I have a ’93 Buick with less miles and it starts up, but no one would want to rent a car on which neither driver’s side windows roll down, and that doesn’t have air conditioning. :P

  21. Hartwig says:

    Tempting, but i doubt the 75 dollars would make me feel better about someone thrashing on my car for a day. You don’t tend to rent high end cars for a day to drive them slowly.

    • AustinTXProgrammer says:

      But is a 5 series really high end? I mean a 528 or 530 is a really nice car, but not high end.

      There is a very short list of people I’ll let drive my M3.

  22. MrEvil says:

    I put my F150 on Getaround. Once My Crown Vic gets it’s transmission fixed I’ll probably have the truck available for more hours per day than I do now.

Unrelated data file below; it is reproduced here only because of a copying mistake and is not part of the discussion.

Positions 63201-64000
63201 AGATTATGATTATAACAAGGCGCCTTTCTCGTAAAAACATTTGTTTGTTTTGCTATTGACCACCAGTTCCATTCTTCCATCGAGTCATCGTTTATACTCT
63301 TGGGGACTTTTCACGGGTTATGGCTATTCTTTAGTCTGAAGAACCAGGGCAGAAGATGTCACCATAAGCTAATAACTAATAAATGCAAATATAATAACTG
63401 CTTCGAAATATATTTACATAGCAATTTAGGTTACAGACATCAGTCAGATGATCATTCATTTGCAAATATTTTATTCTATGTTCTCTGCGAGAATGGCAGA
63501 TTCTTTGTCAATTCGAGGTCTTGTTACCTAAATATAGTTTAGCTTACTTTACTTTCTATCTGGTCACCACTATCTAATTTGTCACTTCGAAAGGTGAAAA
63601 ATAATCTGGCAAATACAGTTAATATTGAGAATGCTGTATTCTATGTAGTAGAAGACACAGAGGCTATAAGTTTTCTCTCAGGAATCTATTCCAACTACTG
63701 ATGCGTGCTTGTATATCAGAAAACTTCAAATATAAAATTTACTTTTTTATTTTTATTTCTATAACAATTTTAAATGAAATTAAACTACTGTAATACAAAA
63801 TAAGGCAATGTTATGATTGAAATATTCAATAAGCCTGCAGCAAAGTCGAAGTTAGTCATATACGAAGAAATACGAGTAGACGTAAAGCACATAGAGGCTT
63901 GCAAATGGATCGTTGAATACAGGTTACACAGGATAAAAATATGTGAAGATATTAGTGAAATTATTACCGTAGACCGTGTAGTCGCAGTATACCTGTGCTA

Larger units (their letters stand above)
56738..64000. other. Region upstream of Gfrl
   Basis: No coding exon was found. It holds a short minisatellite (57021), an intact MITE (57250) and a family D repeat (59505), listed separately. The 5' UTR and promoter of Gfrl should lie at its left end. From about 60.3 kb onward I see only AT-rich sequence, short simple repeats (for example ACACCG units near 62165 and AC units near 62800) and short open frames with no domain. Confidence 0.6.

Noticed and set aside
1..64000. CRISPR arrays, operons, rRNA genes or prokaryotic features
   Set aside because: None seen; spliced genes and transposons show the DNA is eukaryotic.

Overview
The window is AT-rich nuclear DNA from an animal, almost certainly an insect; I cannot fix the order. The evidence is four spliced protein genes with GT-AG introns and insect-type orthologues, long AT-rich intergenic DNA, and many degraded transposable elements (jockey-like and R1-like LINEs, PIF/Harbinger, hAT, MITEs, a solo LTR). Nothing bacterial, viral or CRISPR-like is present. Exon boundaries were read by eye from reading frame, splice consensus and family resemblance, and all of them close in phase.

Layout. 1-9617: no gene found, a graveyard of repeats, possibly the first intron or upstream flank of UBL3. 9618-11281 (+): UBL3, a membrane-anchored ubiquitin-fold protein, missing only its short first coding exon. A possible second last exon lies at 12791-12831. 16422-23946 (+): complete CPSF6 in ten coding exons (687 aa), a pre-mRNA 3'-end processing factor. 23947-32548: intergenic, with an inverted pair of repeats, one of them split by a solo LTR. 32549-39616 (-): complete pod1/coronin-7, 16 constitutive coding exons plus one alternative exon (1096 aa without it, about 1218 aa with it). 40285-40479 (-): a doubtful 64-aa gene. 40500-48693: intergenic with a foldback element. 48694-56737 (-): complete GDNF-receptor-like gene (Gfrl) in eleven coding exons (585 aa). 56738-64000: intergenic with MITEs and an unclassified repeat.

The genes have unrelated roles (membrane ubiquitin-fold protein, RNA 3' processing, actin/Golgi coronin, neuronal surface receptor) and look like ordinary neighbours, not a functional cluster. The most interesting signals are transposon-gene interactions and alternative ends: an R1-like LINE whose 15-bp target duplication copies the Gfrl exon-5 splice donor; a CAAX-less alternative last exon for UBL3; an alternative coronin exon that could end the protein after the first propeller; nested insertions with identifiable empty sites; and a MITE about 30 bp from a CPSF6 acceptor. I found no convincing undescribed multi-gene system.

Thankfully Texas very narrowly defines Vicarious liability. I’m no lawyer, but my understanding of Texas law is that you can’t be liable for property damage or injury caused by someone that you loaned your vehicle to. I could be liable if that person was out doing an errand for me in the vehicle and acting in that capacity.

  23. KyBash says:

    It would depend on how well the service tracks its customers. The owners should be able to give feedback on each renter (and vice-versa). If you can look up that they’ve always left the car clean, no apparent damage, and they only rent on alternate Tuesdays so she can take her grandfather to a clinic, then what’s really wrong?

    I can’t speak to other insurance policies, but mine covers me if I’m driving a rental. I’d insist that anyone renting my car have a similar policy.